And the final rankings, based on the average of all rankings and then on all rankings but wins:
Colon comes in fourth overall and fifth if we ignore wins. So it goes to show you that if you major competition are two guys who won 16 games, another that won 12 in an abbreviated season, and a closer who didn't break any records (besides many voters will tell you closers don't belong in the Cy Young voting, just the MVP vote), that shiny 21-win brass ring is going to attract the idiotic writerssorry, "idiotic writers" is a bit redundant.
But wait a second, maybe I am being to mean to the idiots, I mean, writers. Just because the guy with the most wins won the award, I should not just assume that wins are the be-all and end-all. Now that we have all of these data, we can put it to the test.
How well does the actual vote correlate to win totals or to any of the stats that we have for that matter. Let's see
I ran the numbers, and though none have any significant correlation to the Cy Young result some do much better than others. Here are the results. Remember that we want a negative coefficient (because the voting descends while the ranks ascend) tending toward 1.000.
The first thing you might notice is that VORP and Cy Young actually have the worst correlation. The CY vote actual runs slightly counter to VORP.
But the next thing that popped out was how poorly wins didsecond to last! And the average ranking with wins did better than the overall average ranking. Apparently, wins alone are not the entire basis of the writers' vote.
Of all the derived SABR stats, pitching Win Shares does bestcongrats to Bill James, I guess.
Oddly, the stat that correlated best was WHIP while the other strikeouts/walks stats did better than most. So, am I left to believe that writers base their vote on strikeouts and walks? I guess. At least it's better than wins. Maybe by the 2050 the troglodytic voters will have evolved to the neanderthalic ERA. In the age of Elroy Jetson, I am sure they will be trafficking in Pitching Win Shares and VORP. Then again, I expected everyone to be zooming to work with those jet packs on their packs that we were promised were just around the corner when we were kids.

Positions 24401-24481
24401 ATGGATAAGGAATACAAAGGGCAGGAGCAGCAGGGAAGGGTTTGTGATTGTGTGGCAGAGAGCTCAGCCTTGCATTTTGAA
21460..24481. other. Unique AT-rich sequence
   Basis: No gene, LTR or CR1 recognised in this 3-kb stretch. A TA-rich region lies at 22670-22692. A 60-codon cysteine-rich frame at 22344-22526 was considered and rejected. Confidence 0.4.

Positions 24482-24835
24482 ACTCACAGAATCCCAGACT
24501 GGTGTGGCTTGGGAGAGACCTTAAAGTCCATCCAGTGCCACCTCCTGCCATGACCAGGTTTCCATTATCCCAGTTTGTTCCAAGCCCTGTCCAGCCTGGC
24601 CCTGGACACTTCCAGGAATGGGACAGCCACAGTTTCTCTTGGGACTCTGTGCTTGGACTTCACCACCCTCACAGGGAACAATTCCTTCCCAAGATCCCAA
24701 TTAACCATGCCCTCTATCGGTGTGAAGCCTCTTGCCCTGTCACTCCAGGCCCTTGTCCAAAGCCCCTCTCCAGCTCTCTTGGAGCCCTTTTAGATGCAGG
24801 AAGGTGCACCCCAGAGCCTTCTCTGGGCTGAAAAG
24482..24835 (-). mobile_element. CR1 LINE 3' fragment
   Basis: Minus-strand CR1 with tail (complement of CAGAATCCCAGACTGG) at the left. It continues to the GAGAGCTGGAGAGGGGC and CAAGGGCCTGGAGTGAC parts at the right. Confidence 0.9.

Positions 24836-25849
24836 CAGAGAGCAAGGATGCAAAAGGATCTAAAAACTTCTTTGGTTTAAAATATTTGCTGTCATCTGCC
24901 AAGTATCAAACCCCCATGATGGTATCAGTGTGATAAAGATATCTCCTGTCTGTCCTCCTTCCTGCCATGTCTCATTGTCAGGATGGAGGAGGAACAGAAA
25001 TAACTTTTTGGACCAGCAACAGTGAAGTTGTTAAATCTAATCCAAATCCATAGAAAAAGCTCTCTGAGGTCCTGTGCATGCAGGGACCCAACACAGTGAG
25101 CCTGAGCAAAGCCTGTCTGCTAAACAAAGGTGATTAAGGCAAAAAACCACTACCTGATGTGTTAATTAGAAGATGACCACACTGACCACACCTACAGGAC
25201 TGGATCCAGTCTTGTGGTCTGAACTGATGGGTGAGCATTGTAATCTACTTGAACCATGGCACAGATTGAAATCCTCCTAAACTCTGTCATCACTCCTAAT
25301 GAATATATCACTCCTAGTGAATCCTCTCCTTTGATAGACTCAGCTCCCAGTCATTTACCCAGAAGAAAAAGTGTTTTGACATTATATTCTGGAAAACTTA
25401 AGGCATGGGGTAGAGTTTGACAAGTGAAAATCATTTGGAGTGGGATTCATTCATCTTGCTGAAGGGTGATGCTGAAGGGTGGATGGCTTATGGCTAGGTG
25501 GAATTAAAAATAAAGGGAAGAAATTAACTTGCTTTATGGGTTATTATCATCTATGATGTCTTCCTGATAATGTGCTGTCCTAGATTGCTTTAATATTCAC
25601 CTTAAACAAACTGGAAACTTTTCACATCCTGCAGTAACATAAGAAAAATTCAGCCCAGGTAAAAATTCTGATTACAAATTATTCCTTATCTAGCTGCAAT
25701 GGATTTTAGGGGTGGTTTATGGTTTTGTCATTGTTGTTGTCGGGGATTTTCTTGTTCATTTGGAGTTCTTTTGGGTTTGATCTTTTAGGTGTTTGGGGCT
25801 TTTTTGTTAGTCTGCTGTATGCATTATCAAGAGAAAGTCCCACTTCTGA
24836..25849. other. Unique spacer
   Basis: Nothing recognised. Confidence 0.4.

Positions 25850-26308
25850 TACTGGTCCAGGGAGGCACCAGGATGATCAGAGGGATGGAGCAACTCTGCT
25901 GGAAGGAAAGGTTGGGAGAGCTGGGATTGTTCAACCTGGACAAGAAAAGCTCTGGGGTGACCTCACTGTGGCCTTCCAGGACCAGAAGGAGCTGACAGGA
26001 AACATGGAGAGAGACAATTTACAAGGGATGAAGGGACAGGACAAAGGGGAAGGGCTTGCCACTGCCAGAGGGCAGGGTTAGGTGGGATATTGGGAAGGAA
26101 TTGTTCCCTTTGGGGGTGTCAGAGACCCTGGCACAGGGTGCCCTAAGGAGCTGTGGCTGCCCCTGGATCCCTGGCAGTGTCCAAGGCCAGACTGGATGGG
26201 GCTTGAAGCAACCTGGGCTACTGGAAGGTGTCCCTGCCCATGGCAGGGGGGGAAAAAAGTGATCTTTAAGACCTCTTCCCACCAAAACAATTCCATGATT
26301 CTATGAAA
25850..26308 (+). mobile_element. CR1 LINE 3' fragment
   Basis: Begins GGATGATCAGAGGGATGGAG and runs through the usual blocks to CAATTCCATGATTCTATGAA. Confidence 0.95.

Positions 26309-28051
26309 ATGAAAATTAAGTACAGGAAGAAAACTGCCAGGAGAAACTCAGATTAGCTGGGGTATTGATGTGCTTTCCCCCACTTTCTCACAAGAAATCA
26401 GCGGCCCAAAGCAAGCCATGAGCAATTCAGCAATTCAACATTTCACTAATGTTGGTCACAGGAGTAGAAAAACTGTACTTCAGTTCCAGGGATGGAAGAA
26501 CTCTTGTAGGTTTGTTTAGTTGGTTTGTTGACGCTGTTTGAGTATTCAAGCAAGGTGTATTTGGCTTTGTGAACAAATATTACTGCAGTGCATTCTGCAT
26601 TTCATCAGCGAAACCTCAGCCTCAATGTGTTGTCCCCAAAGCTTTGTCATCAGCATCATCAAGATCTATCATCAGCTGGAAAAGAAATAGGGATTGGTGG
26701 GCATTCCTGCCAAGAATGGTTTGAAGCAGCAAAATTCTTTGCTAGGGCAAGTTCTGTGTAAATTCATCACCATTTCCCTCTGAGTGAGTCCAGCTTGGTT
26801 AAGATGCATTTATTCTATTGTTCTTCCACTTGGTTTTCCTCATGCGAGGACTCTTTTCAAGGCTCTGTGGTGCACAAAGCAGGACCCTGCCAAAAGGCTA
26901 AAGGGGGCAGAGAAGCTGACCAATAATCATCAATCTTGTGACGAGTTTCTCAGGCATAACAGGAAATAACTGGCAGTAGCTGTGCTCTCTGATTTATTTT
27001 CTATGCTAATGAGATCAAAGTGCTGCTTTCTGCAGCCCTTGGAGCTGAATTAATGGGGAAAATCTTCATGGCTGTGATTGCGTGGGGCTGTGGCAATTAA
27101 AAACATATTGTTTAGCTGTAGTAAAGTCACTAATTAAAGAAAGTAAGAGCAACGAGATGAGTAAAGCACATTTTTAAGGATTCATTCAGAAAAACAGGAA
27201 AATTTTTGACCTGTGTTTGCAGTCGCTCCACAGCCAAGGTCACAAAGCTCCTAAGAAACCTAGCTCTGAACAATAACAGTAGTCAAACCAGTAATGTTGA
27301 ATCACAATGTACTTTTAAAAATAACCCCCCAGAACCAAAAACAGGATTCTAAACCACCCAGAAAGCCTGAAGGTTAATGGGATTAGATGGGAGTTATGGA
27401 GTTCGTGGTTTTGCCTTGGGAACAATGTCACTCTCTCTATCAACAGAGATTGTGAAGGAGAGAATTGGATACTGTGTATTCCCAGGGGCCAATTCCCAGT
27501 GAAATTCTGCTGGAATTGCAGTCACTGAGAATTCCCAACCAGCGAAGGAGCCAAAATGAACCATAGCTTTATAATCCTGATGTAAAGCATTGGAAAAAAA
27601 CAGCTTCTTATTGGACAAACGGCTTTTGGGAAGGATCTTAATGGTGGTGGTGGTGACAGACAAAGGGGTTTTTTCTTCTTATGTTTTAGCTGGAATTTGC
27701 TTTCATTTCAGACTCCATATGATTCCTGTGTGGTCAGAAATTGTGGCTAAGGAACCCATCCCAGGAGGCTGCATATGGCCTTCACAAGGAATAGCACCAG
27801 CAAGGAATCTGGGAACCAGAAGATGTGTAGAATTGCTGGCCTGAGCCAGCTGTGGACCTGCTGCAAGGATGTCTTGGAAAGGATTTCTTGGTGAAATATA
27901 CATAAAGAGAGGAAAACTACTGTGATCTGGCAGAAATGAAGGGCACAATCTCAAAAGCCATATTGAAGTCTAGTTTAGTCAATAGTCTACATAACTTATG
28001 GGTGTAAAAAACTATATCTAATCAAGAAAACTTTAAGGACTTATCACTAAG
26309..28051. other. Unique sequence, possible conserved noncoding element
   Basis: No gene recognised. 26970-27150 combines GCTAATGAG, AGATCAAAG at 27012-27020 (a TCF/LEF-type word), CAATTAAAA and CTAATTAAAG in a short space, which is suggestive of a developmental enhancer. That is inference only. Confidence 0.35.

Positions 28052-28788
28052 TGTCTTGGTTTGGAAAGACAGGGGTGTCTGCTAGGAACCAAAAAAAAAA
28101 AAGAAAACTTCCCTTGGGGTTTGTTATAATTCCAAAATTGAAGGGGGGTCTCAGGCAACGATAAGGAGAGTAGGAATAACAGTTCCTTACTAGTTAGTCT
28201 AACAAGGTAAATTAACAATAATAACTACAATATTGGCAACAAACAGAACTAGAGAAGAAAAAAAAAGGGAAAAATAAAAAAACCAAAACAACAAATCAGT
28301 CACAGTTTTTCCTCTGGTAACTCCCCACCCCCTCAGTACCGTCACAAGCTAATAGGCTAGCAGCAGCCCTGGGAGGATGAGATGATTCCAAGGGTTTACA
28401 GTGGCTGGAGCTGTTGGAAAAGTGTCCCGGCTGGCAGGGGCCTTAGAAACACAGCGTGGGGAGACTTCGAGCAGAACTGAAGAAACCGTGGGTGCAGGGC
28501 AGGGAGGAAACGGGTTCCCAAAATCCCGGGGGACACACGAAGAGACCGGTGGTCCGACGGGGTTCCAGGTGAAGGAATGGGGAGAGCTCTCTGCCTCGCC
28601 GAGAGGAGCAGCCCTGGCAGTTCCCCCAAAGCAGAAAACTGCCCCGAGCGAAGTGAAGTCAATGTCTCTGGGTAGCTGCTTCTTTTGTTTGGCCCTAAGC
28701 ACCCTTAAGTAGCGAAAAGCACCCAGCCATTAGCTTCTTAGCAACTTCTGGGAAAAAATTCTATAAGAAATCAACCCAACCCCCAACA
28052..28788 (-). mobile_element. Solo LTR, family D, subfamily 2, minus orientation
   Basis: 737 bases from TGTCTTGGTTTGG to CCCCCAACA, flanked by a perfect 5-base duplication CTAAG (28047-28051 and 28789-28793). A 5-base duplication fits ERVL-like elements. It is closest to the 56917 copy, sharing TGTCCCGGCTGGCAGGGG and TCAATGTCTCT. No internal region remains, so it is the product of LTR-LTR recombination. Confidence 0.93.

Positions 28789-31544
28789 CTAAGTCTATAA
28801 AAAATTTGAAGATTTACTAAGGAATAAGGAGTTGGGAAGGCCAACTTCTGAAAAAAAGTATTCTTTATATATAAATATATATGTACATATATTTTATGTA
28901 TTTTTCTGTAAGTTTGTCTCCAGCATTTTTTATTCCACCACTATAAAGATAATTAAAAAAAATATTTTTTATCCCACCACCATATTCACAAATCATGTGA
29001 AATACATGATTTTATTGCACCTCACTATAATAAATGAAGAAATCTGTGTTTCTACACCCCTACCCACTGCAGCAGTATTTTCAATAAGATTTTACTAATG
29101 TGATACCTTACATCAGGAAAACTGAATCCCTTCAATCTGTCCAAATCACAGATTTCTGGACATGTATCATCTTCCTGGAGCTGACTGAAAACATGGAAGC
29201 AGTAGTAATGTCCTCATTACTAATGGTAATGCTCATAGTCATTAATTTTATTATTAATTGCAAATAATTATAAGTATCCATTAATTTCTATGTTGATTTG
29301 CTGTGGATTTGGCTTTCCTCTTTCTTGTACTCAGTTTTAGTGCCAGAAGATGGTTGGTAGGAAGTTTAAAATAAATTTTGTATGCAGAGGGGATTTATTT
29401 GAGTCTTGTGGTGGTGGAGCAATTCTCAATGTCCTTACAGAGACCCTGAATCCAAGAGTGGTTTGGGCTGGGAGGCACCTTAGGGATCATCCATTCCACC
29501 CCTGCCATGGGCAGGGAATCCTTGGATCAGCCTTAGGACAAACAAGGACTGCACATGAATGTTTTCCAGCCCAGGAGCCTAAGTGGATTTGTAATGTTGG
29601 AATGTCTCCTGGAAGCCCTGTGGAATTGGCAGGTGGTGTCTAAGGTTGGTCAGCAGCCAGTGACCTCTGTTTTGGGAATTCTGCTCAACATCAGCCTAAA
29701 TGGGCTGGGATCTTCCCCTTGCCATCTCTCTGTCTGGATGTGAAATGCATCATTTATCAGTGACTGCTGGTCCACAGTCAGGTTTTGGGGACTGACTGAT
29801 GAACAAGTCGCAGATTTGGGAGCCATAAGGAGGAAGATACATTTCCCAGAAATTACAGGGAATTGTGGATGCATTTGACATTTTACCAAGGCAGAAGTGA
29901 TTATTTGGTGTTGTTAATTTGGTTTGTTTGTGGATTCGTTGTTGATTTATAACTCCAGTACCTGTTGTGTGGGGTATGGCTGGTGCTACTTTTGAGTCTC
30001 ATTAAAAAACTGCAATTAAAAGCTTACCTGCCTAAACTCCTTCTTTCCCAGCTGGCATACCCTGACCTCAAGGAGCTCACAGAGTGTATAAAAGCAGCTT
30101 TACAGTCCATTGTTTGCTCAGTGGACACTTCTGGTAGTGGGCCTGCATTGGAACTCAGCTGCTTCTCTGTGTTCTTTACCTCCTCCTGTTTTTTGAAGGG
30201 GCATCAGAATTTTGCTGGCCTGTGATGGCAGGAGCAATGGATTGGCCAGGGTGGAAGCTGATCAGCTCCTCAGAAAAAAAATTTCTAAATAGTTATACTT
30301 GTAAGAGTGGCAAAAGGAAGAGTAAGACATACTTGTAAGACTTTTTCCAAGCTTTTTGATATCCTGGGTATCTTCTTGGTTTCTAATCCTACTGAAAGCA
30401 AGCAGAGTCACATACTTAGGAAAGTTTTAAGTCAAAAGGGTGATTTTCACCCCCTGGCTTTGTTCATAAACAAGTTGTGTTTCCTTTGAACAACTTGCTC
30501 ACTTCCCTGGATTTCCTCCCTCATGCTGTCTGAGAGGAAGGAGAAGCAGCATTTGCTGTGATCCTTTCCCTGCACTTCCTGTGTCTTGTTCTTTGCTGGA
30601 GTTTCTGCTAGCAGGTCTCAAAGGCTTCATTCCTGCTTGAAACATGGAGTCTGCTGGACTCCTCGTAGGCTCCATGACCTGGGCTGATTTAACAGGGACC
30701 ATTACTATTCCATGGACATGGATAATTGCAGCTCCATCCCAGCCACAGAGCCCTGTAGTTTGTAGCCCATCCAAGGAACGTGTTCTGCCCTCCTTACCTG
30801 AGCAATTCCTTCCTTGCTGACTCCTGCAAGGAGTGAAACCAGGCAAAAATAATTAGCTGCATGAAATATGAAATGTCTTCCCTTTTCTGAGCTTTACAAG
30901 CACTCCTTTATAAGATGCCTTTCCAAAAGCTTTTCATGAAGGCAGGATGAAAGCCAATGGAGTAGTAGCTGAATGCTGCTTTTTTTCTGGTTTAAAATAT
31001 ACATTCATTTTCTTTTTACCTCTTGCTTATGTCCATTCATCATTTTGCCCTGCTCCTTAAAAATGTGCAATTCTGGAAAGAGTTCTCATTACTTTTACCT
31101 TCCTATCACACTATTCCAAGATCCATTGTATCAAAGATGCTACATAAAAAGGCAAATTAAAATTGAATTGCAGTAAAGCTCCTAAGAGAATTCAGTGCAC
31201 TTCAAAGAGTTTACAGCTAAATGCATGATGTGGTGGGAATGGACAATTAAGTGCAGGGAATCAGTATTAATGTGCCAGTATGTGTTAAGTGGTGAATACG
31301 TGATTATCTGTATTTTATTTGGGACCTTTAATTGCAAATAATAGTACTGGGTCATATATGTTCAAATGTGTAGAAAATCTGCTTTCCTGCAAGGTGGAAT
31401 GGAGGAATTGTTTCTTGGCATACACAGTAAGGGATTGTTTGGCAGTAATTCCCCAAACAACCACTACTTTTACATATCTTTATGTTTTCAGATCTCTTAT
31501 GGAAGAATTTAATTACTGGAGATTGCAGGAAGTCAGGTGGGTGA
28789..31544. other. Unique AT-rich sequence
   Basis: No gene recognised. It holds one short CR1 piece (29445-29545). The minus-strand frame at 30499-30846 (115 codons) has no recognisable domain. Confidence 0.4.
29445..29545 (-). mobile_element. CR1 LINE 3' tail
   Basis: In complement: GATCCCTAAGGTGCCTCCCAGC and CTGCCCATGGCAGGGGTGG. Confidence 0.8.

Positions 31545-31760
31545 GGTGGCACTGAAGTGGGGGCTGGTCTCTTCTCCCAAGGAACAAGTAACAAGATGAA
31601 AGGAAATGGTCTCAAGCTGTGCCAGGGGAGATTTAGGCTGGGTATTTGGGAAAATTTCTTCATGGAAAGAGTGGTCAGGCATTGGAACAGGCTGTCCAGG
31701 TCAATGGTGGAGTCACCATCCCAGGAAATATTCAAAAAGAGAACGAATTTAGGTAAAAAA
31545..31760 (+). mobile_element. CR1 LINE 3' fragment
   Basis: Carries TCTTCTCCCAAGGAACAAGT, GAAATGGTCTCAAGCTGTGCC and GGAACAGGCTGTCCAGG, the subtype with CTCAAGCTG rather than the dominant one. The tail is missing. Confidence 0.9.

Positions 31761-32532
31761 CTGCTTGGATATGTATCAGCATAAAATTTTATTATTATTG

Philly Welcomes Eagles Back to Mediocrity
"Apparently because he's a dick."
It was a good news/bad news kind of day in Philly. The morning commute was brightened by the news that a transit strike had ended and that beleaguered commuters would actually be able to get home before Fox's daily airing of Prison Break rerun. But the afternoon commute delivered, if not totally unexpected, at least unwanted news.
The Eagles have suspended Terrell Owens for four games for his behavior leading up to the Washington game Sunday. That's the maximum the league allows and will cost Owens an estimated $800K. He began serving the suspension before the Redskin game, in case no one told him before.
But waitthere's more
When Owens finishes up his suspension, he'll be deactivated/released by the Eagles to serve out his contract under house arrest talking to reporters while exercising.
But if you act today, you'll get this
Next, Donovan McNabb and Andy Reid have formed a posse to go after the bounty on Owens' head No wait, that one has not yet been corroborated.
So ends the T.O. saga. He ended the season last year a local hero for the way he came back from injuries to play and play very well in the Super Bowl. But when his contract demands and his rhetoric got out of line with the team's point of view, it seemed this daywhen he and the team would part wayswas inevitable.
Some analysts are saying that if this was how it would end, why did it take this long and why did the Eagles allow it to affect their season. Good questions.
However, you can't blame the Eagles woes all on Owens. The Eagles are now a .500 team in the NFC East basement, and no matter how much their rabid fans refuse to accept that (and hope to blame Owens), that's the reality.
It's a hard fall for a team that has made the NFC championship game every season since the Johnson administration. If they lose one more game, something that may come as early as next weekend when they face their arch-rivals, the Cowboys, they will have equaled their high in losses for a season (5) for the entire decademake that the millennium.
And as for another NFC championship game or even reaching the playoffs, they had better start worrying about finishing .500 and getting out of last place.